An illegal cruise pitch served up under the guise of an automated poll draws a half-million dollar settlement. Scott Walker and Jeb Bush lead as the presidential nominees for the Republican party. And most see the government helping only banks, big corporations and the wealthy since the recession. This is HuffPollster for Thursday, March 5, 2015.
FTC & STATES ACT AGAINST FRAUDULENT POLITICAL SURVEY ROBOCALLS- Jeff Gelles: "That political survey robocall? Agree to answer the questions, and you just might end up with something beyond insight into what's on politicians' minds. Some consumers instead discovered in that a 'survey' was a thinly veiled pitch for a Bahamas cruise, according to an enforcement action announced today by the Federal Trade Commission. The FTC and 10 states took action against a Florida cruise company and seven affiliates that federal officials said engaged in 'a massive telemarketing campaign resulting in billions of robocalls' in 2011 and 2012. The survey-call ruse was designed because, as savvy consumers know, political surveys are among the exceptions to the federal Do Not Call list. The FTC says the companies made millions of dollars from the scheme, and have agreed to pay $500,000 in penalties in a settlement. The FTC says the scheme, which averaged 12 to 15 million illegal sales calls a day, used the surveys as a cover." [Philadelphia Inquirer]
How it worked - From the FTC complaint: "Consumers who answered the Cruise Call Telemarketers’ robocalls heard the following prerecorded message, or a nearly identical version:
Hello, this is John from Political Opinions of America. You’ve been carefully selected to participate in a short 30 second research survey and for participating you’ll receive a free two day cruise for two people to the Bahamas, courtesy of one of our supporters. Gratuities and a small port tax will apply. To begin the survey, please press 1 now. To decline the survey and be removed from our list, press 9. Thank you.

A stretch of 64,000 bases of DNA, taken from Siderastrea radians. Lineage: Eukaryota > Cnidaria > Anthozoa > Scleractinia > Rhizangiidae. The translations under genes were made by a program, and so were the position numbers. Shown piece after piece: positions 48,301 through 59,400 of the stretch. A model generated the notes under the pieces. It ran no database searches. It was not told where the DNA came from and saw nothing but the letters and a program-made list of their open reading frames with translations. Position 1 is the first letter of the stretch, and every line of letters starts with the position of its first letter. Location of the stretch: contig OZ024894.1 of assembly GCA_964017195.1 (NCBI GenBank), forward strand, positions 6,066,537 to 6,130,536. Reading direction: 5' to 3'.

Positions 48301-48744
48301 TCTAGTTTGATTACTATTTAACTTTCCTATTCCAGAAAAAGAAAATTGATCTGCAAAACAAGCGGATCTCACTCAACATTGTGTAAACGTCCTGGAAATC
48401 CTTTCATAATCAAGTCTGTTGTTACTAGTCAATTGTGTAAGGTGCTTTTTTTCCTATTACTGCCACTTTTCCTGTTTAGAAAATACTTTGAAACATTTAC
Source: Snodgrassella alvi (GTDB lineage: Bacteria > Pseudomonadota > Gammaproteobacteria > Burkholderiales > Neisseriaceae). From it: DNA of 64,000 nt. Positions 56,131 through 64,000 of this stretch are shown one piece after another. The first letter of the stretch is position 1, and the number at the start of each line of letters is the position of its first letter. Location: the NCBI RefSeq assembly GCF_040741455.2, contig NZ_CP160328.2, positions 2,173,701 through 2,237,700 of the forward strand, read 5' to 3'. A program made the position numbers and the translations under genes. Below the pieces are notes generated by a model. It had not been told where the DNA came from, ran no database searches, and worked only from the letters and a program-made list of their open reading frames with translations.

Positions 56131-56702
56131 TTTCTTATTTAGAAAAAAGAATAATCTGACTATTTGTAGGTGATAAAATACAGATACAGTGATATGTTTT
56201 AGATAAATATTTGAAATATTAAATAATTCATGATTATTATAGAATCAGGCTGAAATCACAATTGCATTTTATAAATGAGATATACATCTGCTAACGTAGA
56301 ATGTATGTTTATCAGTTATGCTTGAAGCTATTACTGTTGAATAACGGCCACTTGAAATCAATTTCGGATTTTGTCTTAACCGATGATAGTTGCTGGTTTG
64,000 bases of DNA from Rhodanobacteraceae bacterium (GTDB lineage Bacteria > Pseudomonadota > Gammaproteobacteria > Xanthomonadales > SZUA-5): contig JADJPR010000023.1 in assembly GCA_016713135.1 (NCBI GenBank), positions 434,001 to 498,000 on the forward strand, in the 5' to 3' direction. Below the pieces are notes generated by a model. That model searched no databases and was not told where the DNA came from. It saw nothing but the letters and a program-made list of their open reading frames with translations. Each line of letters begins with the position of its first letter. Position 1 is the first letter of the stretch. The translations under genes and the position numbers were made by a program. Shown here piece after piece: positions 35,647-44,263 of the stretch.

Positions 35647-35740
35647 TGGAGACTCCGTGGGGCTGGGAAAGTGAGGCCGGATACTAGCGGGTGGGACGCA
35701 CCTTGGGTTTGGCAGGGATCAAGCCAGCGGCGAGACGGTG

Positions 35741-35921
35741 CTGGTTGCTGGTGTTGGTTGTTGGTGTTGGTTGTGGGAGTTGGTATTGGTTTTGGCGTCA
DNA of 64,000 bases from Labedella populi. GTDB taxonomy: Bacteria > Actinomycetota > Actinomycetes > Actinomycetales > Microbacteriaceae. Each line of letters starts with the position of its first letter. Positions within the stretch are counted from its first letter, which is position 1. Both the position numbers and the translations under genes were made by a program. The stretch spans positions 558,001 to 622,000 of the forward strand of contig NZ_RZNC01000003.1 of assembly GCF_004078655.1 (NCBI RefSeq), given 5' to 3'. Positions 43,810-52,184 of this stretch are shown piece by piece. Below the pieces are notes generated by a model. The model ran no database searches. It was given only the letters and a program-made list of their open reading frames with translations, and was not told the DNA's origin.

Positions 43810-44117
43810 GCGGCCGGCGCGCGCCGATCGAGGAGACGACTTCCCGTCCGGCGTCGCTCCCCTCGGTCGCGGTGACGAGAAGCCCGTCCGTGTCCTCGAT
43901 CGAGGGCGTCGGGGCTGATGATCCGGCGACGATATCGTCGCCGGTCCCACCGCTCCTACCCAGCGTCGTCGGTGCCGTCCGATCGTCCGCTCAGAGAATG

The Cruise Call Telemarketers’ prerecorded call then asked consumers several automated political survey questions. After completing the survey questions, consumers heard a recording stating that they were entitled to 'a free cruise to the Bahamas' as a reward for taking the survey. Consumers were then instructed to press 1 if they were interested in receiving the 'free' cruise. The telemarketer would inform consumers that the 'free' cruise would cost $59 per person in port taxes and attempt to sell them pre-boarding hotels, cruise excursions, enhanced accommodations, and other travel packages." [FTC via Philadelphia Inquirer]
Why the calls were illegal - Background from Fox News, as reported in 2012: "[According to Frank Dorman, a spokesman for the FTC], 'Businesses have to get your written permission before they can legally send you pre-recorded messages, even if your number is on the National Do Not Call Registry, and even if they have an established business relationship with you...If you get a robocall from a company that hasn’t gotten your written permission first, it’s a scam, since no legal business wants to break the law and risk having to pay penalties of up to $16,000 per call.' Meanwhile, FTC officials said to remember that if the purpose of the call is to sell something, its telemarketing and all rules apply. Simply adding a few questions about unrelated topics such as politics or weather does not constitute a bona fide survey. At least two similar 'sham survey' ruses have resulted in enforcement actions against companies for such illegal calls." [Fox News]